Not a Martyr

Not a Martyr

Updated May 12, 2014 at 04:26PM EDT by Brad.

Added Jan 14, 2014 at 05:53PM EST by Molly Horan.

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“Not A Martyr” (hashtag: #NotAMartyr) is a social media campaign started by young men and women in Lebanon to voice their opposition to the ongoing violence in the region and euphemistic use of the term “martyr” by politicians to describe the innocent victims of terrorism.


On December 27th, 2013, a car bomb exploded in the busy central district of Beirut in Lebanon, killing six people and injuring at least 50 people. Among the victims of the attack were former aide to the Lebanese prime minister and opposition figure Mohamad Chatah, as well as a 16-year-old boy named Mohammad al-Chaar, who happened to be hanging with his friends near the site moments before the bomb went off. Shortly after al-Chaar was pronounced dead later that same day, a group selfie of al-Chaar and his friends taken right before the explosion and another picture of the bloodied aftermath began circulating on Twitter under the hashtag #RIPMohammadChaar (shown below).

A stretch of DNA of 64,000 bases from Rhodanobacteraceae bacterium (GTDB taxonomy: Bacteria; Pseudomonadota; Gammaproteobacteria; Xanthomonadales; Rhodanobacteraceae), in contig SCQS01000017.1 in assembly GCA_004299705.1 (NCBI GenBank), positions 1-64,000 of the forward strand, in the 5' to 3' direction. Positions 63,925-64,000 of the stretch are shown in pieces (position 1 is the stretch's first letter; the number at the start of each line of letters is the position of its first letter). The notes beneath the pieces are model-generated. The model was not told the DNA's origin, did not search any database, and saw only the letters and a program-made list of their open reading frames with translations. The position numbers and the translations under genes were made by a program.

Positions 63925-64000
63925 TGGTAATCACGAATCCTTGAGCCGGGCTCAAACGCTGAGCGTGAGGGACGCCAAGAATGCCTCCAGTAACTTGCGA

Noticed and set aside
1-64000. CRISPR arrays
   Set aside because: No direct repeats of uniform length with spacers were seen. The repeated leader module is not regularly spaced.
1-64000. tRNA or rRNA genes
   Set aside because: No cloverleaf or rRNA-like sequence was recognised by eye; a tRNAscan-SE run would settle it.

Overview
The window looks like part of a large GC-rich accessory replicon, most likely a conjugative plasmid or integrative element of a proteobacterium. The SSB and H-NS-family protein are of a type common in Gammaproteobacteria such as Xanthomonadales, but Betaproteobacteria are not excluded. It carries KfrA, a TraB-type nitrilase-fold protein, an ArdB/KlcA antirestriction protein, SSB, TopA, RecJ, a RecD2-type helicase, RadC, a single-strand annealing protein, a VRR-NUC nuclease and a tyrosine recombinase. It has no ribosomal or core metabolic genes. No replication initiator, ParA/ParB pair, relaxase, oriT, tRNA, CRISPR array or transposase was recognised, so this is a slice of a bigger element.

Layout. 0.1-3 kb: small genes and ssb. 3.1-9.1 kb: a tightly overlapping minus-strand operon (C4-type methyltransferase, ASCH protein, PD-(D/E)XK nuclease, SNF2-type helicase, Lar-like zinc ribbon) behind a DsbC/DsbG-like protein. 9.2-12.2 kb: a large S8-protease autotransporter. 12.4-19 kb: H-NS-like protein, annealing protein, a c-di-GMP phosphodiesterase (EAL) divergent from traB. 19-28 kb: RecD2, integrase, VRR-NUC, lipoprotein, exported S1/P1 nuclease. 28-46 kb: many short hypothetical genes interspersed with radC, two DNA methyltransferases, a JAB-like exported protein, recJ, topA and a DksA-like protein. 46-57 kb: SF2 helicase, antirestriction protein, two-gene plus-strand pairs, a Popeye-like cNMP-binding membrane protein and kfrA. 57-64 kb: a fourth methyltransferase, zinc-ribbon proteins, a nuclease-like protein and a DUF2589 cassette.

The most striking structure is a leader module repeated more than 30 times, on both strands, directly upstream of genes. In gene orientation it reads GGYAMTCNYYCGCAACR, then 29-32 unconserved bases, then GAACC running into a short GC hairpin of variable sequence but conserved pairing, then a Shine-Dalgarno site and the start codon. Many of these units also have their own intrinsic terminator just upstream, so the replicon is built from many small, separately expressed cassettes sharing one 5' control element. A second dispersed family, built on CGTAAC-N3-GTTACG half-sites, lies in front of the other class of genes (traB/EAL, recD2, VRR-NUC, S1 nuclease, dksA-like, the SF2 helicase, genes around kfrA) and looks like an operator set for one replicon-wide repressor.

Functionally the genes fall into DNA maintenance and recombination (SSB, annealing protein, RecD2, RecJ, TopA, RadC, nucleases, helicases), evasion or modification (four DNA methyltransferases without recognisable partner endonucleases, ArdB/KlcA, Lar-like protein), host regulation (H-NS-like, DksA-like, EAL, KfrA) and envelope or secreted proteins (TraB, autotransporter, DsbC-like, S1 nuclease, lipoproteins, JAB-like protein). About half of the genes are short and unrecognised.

The photographs quickly prompted thousands of tweets expressing condolences and outrage, while a Facebook page and a Twitter account were set up to call on other Lebanese youths to share selfies of themselves with personal messages against political martyrization of terrorist victims. As of January 2014, @notamartyrs Twitter feed[5] has over 400 followers, while the hashtag #notamartyr has appeared on Twitter over 4,000 times.[6] As of January 2014, the official Facebook page[7] has gained over 8,000 likes. The Facebook banner explains:
“We refuse to become martyrs. We refuse to remain victims. We refuse to die a collateral death.”

“We refuse to become martyrs. We refuse to remain victims. We refuse to die a collateral death.”

News Media Coverage

On January 6th, BBC News[4] covered the trending hashtag #notamartyr. On January 7th, The Huffington Post[3] wrote about the bombing and the subsequent launch of Twitter and Facebook campaigns. On January 8th, New York Daily News[2] covered the social media campaign.

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